Photography and the Future of Trails
By Doug Diekema
Photography has played an important role in protecting the wild landscapes and trails so beloved by those who live in and visit Washington state. As lawmakers debated wilderness protection, “The Wild Cascades: Forgotten Parkland,” a large format book consisting primarily of photographs, was published and distributed to every member of Congress in 1965 as part of an effort to increase wilderness protections. In 1984, The Mountaineers published a similar book entitled “Washington Wilderness: The Unfinished Work.” “Washington Wilderness” was a celebration of the Wilderness Act of 1964 and the land that it protected, but also made the case that wilderness protection in Washington state was unfinished and proposed a host of new areas for protection under the Wilderness Act including some, like Indian Heaven, Glacier View, Lake Chelan-Sawtooth and Tatoosh that were later granted wilderness status. Others, like Nason Ridge and the Dark Divide, remain unprotected.
The role of photography in wilderness protection and trail funding
A lot has changed since those two influential books were published. Heavy medium- and large-format film cameras have been largely replaced by phones that take digital images and fit into a pocket. Images that required a book or magazine to be seen can now be “published” on countless social media sites where they receive far more views than any book or magazine would achieve. Professionals now share the photographic realm with thousands of amateur photographers. What has not changed is the important role of photography in raising awareness about wilderness protection, increasing public support for trails and trail maintenance, and making the case for additional funding of both. Ironically, as trail use has increased significantly over the past several years, the number of trails available to hikers has decreased. Some trails have become all but unusable for lack of attention, pushing more people onto fewer trails. Recreation budgets have decreased at a time when outdoor recreation is more popular than ever. The protection of wilderness areas and the preservation of trails cannot be taken for granted and remains an ongoing battle in which photographers must continue to play a role.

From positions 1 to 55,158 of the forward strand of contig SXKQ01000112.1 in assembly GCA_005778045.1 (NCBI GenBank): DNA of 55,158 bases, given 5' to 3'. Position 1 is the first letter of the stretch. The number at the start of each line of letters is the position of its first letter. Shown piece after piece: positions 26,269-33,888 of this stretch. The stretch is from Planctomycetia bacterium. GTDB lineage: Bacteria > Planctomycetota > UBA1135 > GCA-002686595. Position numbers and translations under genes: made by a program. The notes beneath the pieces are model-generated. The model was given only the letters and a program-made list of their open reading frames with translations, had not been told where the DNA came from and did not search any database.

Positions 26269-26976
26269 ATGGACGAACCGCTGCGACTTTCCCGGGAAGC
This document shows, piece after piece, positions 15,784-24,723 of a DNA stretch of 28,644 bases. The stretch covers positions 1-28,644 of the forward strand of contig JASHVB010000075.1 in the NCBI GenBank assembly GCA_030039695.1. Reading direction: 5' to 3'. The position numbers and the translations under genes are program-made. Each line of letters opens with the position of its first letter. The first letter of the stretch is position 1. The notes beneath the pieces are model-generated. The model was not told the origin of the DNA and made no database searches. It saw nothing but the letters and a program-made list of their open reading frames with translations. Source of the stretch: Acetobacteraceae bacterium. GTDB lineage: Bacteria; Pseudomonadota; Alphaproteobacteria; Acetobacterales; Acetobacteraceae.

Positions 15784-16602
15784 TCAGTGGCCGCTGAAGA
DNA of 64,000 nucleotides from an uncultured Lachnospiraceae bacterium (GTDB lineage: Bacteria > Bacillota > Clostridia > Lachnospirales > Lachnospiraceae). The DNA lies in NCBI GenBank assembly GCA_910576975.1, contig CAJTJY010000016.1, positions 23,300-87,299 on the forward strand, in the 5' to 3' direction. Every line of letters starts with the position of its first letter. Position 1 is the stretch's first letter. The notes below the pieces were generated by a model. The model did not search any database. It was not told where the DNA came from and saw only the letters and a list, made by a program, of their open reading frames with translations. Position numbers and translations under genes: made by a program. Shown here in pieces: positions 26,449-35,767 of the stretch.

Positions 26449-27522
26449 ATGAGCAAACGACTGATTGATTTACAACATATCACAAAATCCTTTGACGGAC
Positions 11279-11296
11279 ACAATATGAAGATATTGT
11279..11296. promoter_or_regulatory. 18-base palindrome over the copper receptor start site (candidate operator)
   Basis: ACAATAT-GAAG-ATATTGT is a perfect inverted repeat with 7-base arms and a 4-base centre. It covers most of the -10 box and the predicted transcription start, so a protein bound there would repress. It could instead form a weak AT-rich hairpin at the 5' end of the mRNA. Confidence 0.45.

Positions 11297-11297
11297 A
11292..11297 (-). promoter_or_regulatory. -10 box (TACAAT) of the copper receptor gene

The social media conundrum
There is no question that easy access to information, peer recommendations, and spectacular photographs that appear every day on dozens of web pages and social media sites have increased the popularity of hiking and backpacking on Washington’s trails. But that enthusiasm has unwittingly created a dilemma: Many of these information sources tend to push people toward a small handful of trails, which may not be designed to hold up to that level of visitation. And, if photos show behaviors like tents placed on sensitive meadows, dogs off leash, hiking off trail or other activities that violate Leave No Trace principles, they may unwittingly encourage others to do the same.
Hope for the future: Advocating responsibly through photography
Photography remains an essential ingredient in the protection of Washington wilderness and the trails that allow entry into those special places. Beautiful images posted on social media and internet sites have engaged thousands of new trail users who wish to see these lovely places. Responsible photographers can help protect these fragile landscapes. That starts with behaving as good stewards of these national treasures, including staying on the trail and not operating drones in wilderness areas. Photographers should think carefully about tagging locations of their photos, particularly for popular trails that see a lot of use, or for trails that aren’t designed for heavy use. And whenever you can, use your images to advocate for increased funding and maintenance of trails that have all but disappeared.
Washington is blessed with miles of wonderful trails, but the maintenance and expansion of trail access remains an unfinished work. My hope is that the army of photographers that populate social media can use their craft for trail and wilderness advocacy.